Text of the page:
Jim McKee: Relics of a railroad past

By | October 17, 2020

In 1866, with 260 miles of track completed west of Omaha, and all done “with the protection of the military,” the Union Pacific Railroad platted North Platte. Although it was considered a transient location, it was thought it would probably be a later trading point and was simply thought of as a temporary end of the line and supply point for the time being. All such points on the Union Pacific were termed “Hell on Wheels” though a newspaper, The Pioneer on Wheels, was even established in an empty railroad car.

In late January of 1867, fearing American Indian interference, the Department of the Platte, headquartered in Omaha, sent troops from Fort McPherson to protect the railroad.

That summer a semi-permanent presence was established by the U. S. Army at what was named Camp Sargent, erroneously spelt but named for William Sargeant. Camp Sargent was hastily built, in an almost prefabricated construction, of pine with frame roofs covered with tar paper. The main building/barracks was 127 by 30 feet with “no bath-rooms,” the lack explained by the convenient and nearby river. There were, in addition to the main building, a kitchen, an adobe guard house, mess hall, hospital, laundry/married soldiers’ quarters and a 75-horse stable. The parade grounds at the camp’s center would today sit at about Sixth and Willow streets.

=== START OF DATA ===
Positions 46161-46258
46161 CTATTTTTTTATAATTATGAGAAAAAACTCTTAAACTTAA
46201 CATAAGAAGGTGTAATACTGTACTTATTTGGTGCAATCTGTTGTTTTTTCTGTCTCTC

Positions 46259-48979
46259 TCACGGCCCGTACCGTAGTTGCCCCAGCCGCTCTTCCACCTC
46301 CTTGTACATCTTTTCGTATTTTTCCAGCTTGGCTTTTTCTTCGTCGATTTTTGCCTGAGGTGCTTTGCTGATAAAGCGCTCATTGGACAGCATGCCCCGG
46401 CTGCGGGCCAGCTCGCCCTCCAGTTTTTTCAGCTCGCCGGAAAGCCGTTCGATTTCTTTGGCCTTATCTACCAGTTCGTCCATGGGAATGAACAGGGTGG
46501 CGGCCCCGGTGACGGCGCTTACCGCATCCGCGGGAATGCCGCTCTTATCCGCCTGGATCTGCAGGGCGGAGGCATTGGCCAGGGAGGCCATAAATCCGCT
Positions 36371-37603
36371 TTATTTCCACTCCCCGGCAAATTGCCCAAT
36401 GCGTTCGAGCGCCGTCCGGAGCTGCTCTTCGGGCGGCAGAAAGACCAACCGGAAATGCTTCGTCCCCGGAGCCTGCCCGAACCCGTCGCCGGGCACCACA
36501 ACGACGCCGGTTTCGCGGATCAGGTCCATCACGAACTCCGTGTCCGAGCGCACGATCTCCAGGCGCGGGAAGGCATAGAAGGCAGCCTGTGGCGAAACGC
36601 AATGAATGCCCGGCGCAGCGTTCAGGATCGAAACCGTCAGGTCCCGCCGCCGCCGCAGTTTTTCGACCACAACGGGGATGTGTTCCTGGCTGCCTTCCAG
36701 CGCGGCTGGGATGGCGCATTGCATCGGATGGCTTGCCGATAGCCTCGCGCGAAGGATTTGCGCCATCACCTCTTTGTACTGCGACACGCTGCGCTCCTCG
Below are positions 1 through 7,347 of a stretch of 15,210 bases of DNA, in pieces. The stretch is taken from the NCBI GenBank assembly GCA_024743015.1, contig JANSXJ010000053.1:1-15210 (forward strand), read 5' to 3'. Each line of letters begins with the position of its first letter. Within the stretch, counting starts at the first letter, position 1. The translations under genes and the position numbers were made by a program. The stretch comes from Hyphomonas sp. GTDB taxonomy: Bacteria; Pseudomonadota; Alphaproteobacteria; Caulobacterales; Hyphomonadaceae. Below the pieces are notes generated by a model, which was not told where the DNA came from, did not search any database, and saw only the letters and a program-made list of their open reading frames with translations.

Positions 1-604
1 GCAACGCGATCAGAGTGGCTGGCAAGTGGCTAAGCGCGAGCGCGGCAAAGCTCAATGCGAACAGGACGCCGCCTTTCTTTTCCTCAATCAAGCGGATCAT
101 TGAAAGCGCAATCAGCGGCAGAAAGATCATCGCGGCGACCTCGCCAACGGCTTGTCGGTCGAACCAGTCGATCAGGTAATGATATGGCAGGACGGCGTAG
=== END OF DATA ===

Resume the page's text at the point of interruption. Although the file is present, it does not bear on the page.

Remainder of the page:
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In May of 1867 North Platte’s population was estimated at 2,000, but by June the Union Pacific had reached Julesburg, Colorado. As the end of the line moved on, the population plummeted to 300 and may have bottomed out at 20 as even the newspaper and virtually all the railroad’s construction crews moved on.

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